DES MOINES, Iowa – Diagnosis is the first shock and treatment is the second. Surgery is often the only option for breast cancer patients to finally be cancer-free.

Dr. Scott Hamling is a surgeon with the Iowa Clinic who’s helped cure women of their breast cancer.

“Women are resilient,” Dr. Hamling said. “They’re ready for surgery.”

But each patient’s treatment plan is different, and how doctors figure out who needs what and when has changed throughout the years.

“In the past, most treatments were based largely on patient stage, so size of the tumor or lymph node involvement,” Dr. Hamling explained. “And we always used to say, ‘good news, it’s a small tumor’ or ‘bad news, it’s a big tumor.’ But nowadays, we know it’s the tumor biology. How aggressive do cells grow?”

Because of Calyn’s tumor’s biology, she did need chemotherapy before she had surgery. Dr. Hamling told her that the first time she met him, just days after her diagnosis. But then, she didn’t see him again for months.

“Patients look different when they come in,” Dr. Hamling said, “because I’m seeing them towards the end of last few cycles of chemotherapy when they feel the worst that they probably felt the whole time. Their counts are bad, they feel bad. You know, most have lost most of their hair. Fingernails are not good, and you know, they’re just they’re sick of being sick.”

Even though some patients can’t even feel their lump after chemo, Dr. Hamling says surgery is still necessary.

“We always need surgery to make sure that the cancer is gone,” Dr. Hamling said. 

Calyn’s surgery involved a bilateral mastectomy with reconstruction. A procedure that’s difficult to process before and after it’s complete.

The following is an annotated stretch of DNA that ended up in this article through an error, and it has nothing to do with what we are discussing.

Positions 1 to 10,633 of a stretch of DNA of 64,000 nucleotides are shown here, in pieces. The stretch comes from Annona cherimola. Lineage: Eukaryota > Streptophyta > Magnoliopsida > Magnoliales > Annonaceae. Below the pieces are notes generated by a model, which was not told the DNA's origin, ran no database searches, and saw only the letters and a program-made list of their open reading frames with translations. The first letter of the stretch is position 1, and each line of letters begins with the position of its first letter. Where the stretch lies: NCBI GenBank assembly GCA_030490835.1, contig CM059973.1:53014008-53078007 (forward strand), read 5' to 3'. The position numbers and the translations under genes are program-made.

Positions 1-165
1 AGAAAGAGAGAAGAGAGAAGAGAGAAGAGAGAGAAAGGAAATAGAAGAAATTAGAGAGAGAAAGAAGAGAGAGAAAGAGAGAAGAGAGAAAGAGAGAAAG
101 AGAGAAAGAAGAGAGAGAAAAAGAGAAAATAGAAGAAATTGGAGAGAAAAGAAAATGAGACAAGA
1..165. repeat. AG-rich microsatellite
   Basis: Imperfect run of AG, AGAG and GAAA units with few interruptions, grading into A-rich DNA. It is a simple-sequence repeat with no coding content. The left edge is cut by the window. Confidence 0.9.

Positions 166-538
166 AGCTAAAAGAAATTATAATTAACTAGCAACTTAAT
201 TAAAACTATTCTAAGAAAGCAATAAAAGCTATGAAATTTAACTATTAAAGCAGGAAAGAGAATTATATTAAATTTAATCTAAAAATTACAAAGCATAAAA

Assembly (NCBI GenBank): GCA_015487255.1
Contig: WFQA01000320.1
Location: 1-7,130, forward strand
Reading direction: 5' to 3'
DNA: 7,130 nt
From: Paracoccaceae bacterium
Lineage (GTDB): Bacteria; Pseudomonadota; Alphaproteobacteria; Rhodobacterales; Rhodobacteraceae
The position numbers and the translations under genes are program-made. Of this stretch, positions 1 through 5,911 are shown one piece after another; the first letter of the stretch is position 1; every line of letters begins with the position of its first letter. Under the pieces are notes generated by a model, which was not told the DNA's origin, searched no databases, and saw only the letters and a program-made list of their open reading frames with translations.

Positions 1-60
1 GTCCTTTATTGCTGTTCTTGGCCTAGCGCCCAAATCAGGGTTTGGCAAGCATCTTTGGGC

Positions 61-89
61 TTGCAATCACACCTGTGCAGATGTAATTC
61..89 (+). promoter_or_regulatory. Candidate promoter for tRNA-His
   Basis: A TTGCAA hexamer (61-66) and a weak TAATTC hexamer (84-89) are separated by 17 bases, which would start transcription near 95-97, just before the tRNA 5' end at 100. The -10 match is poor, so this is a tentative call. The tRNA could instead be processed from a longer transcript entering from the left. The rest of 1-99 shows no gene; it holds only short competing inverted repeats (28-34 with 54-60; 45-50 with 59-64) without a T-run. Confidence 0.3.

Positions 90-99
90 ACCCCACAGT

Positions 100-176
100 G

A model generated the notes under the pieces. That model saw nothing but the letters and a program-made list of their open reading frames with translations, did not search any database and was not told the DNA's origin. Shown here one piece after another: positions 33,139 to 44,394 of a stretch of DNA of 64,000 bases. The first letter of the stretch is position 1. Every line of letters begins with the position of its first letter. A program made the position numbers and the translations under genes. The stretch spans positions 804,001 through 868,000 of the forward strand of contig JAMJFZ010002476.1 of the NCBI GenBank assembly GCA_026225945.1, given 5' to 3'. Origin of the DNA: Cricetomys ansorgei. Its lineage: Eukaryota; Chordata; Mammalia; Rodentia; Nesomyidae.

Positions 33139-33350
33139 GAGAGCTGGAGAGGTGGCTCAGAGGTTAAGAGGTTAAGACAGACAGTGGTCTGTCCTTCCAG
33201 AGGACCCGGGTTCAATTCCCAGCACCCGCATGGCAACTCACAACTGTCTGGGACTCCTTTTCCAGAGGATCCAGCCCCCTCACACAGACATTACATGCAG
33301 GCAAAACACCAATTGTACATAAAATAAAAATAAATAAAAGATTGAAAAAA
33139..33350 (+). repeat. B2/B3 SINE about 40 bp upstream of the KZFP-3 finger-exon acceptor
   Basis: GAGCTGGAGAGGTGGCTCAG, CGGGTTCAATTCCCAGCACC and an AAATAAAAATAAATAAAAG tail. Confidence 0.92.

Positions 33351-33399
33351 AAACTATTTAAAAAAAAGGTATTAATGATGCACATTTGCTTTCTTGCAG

“So physically, you know, a mastectomy changes the body a lot, but emotionally it changes the body a lot,” Dr. Hamling said. “And even if patients don’t feel that early on because you’re focused on oncological care, you know, we have to look at ourselves in the mirror every day. And so our perception, how we feel about ourselves, can change with good or poor outcomes.”

And poor outcomes happen for patients, whether it be complications from surgery or pathology reports that show cancer is still there.

“Giving bad news, there’s no perfect way to do it,” Dr. Hamling said. “And you cannot give bad news the same way with different patients.”

Different patients need different approaches, especially when those patients are young.

“Patients younger than 40 typically have more aggressive tumors and present with more advanced disease,” Dr. Hamling said. “They’re in a certain part of their life where they’re forming their life. You know, relationships, schooling, kids, new jobs, things like that. And you kind of feel like you’re crushing their dreams.”

That’s why Dr. Hamling does what he can to save lives and give people more time, both with surgery and compassion.

“You have to be objective, but have hope,” Dr. Hamling said.

Hope that people can be cured, and his services will no longer be needed.

“That’s probably the most rewarding is that good news,” Dr. Hamling said. “You don’t need me anymore. There’s nothing I can do. You’re perfect. Just go live life. So, it’s a balance but thank goodness there’s more good stories to tell than bad stories.”

Thankfully, Calyn’s story is a good one. Her pathology report came back clear after surgery, however she’ll still meet with Dr. Hamling for future screenings until she graduates from his care.